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A City-Slicker’s Guide to Exploring B.C.’s Wild Cariboo
Whether you’re spotting grizzlies or kicking back in a mountain lodge, a visit to the Cariboo Chilcotin Coast is the best way to leave your daily grind behind.
March 7, 2018
From snow-capped mountains to rolling plains and lush forests, B.C.’s Cariboo Chilcotin Coast is a far cry from the concrete jungle of Metro Vancouver. The region has three major areas—the Cariboo, the Chilcotin and the Coast—that span over thousands of acres of wilderness, which means you’ll have plenty of room to play.
Whether you’re looking to see a bear for the first time, hide away in a luxury lodge, catch a fish, or all of the above, you’ll find a way to reconnect with yourself and nature in B.C.’s Cariboo Chilcotin Coast region. You are definitely not in the city anymore, Toto.
Welcome to bear country. With so much wilderness, including dense vegetation and rushing streams full of salmon, it’s no wonder there’s a thriving bear population through the Cariboo Chilcotin Coast. Whether wildlife watching on foot, horseback or boat, you’re sure to come across creatures spanning from eagles to wolves to grizzly bears—all while you breathe in pure alpine air. If you’re lucky while travelling on the coast, you may even catch a glimpse of the elusive “Spirit Bear”, a rare sub-species of the American black bear famous for its bright white fur. Plus, for the real city slicker, you can even go “Glamping with the Grizzlies” as part of a new offering from Ecotours-BC. Sleep in a floating lodge that has 360-degree mountain views and provides direct access to old-growth forests, deep lakes and plenty of stargazing opportunities.
You don’t have to be in the city to experience luxury; instead, find paradise in the elegant accommodations available in the Cariboo Chilcotin Coast. For those needing a private escape, Silvertip Lodge sits at the edge of the Cariboo Mountains on a 14-acre private beachfront property that is only accessible by boat or small aircraft. Surrounded by the Fraser Canyon, boreal forests and rolling grasslands, Echo Valley Ranch and Spa is a great spot to take a step back from the grind of the city and de-stress. You’ll come across bald eagles, red wing hawks, falcons, moose and even lynx around the ranch—after you’ve had a relaxing Thai massage in their Sabai Sabai Suite, of course. For a true “Home on the Range” experience, book a stay at the Big Bar Guest Ranch, where rustic and welcoming accommodations offer comfort unlike anywhere else.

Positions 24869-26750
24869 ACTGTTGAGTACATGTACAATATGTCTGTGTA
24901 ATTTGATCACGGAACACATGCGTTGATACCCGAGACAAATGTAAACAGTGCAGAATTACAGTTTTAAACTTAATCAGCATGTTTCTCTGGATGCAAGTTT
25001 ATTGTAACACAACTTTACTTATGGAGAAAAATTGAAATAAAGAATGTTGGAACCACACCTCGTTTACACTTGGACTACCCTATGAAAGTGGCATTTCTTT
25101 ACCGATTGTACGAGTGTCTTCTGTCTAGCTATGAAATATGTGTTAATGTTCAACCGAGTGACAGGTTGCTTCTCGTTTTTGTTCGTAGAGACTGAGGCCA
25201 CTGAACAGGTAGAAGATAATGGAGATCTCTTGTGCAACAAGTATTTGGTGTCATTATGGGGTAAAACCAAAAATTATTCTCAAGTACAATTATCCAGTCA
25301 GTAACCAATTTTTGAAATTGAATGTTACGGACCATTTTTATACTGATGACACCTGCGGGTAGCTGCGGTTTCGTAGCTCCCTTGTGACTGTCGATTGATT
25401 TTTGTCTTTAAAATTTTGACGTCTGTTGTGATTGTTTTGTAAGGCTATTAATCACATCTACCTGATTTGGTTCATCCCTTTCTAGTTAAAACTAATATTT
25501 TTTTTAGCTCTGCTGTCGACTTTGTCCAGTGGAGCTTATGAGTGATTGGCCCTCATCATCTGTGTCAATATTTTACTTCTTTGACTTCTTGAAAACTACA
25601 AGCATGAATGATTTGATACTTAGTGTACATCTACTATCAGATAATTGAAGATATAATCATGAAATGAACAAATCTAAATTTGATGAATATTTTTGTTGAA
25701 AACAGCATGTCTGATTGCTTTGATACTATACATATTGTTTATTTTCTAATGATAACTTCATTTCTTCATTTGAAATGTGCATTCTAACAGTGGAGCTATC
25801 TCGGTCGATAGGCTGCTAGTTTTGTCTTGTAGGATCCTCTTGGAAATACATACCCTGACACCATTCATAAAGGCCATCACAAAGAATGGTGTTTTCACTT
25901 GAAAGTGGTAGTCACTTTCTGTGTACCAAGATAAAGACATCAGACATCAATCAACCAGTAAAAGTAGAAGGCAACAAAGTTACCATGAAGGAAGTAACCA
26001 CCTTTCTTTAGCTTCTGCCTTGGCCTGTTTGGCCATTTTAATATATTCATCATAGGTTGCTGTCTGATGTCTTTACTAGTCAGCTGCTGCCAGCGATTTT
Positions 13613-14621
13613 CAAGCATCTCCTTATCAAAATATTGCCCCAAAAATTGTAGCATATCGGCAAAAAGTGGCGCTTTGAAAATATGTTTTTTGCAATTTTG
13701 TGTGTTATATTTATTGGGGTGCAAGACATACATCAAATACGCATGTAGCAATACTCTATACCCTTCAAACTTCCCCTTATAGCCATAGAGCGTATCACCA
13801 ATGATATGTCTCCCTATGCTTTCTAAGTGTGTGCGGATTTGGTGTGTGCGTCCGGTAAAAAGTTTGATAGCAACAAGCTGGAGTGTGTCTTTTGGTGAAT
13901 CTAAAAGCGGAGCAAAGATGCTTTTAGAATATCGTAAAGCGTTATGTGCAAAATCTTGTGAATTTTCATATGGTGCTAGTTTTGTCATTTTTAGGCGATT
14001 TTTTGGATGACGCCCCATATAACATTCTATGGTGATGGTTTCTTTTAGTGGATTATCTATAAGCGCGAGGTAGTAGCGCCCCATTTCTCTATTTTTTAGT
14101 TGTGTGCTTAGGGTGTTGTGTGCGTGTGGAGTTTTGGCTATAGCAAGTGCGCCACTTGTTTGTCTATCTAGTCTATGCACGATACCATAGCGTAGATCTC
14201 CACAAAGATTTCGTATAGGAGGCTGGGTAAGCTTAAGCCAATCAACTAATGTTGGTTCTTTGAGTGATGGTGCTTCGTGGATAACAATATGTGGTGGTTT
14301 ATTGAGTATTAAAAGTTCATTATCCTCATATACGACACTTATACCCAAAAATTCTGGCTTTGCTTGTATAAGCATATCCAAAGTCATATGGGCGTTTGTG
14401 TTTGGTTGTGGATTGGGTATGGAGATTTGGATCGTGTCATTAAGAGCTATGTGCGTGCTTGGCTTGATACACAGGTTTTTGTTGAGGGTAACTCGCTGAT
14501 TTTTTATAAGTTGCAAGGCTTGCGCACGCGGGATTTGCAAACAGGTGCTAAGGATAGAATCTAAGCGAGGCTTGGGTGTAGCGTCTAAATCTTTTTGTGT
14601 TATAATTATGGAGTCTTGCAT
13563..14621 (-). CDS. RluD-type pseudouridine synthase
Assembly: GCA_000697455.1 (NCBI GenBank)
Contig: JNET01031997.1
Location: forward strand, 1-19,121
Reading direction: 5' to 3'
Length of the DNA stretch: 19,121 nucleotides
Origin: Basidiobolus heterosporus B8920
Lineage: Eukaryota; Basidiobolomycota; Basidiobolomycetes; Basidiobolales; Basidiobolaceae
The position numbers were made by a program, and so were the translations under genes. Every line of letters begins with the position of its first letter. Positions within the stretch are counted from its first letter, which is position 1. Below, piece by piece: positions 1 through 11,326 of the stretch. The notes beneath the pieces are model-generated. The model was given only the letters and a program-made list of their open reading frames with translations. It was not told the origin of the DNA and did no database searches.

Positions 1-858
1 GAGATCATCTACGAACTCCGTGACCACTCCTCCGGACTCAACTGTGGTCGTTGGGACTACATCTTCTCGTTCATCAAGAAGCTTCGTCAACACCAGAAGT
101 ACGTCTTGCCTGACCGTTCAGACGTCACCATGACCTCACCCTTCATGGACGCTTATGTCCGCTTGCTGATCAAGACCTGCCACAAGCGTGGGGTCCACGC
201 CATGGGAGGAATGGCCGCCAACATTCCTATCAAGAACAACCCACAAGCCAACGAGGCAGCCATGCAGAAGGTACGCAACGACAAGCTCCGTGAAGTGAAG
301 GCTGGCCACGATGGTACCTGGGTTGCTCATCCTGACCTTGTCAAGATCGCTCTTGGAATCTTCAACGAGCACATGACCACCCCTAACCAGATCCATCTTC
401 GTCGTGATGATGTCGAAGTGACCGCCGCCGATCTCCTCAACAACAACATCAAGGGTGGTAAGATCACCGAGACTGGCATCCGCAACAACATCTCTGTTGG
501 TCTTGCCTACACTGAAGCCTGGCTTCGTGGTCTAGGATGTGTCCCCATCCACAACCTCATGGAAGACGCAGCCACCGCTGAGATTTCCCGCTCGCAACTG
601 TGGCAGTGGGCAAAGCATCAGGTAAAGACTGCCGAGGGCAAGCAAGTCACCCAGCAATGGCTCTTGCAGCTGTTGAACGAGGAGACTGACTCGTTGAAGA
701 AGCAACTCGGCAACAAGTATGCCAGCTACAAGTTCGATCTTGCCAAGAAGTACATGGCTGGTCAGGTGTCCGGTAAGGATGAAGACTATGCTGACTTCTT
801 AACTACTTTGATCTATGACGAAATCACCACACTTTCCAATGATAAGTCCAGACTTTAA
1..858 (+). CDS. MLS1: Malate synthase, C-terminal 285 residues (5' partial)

Fishing in B.C.’s wild Cariboo Chilcotin Coast is no joke. Salmon, halibut and rainbow, cutthroat and steelhead trout can all be found in the peaceful salt and freshwater lakes and rivers throughout the region. Fishing is so abundant in this region that a section of Highway 24 between 100 Mile House and Little Fort is known as the “fishing highway”, with over 100 lakes within an hour’s drive of each other!
Even if you’ve never cast a line before, you’ll find a new appreciation for the sport in this serene environment. Blackwater River is a heritage river famous for dry fly-fishing and wild rainbow trout; Nimpo Lake has rainbow and bull trout and is a port for floatplanes that go on excursions to more remote lakes; and Quesnel Lake is the deepest glacial-formed lake in the world, housing huge fish and sporting a long shoreline. For the saltwater fisher, Hakai Pass is legendary for its spring and coho salmon fishing and presence of halibut, lingcod and rockfish. The Rivers Inlet, south of Bella Coola, has giant chinook salmon (up to 70 pounds). And be sure to head to Denny Island for a serene open-water fishing experience. Of course, you can always book a guided tour if you want to up your chances of coming home with a big one.
Take a step back from the workweek hustle and lose yourself in the wilderness of the Cariboo Chilcotin Coast. Catch a fish. Kick your feet up. Who knows, maybe you’ll even get to stare down a bear or two. Whatever you come across on your adventure, you are guaranteed to have an experience unlike any found in the city.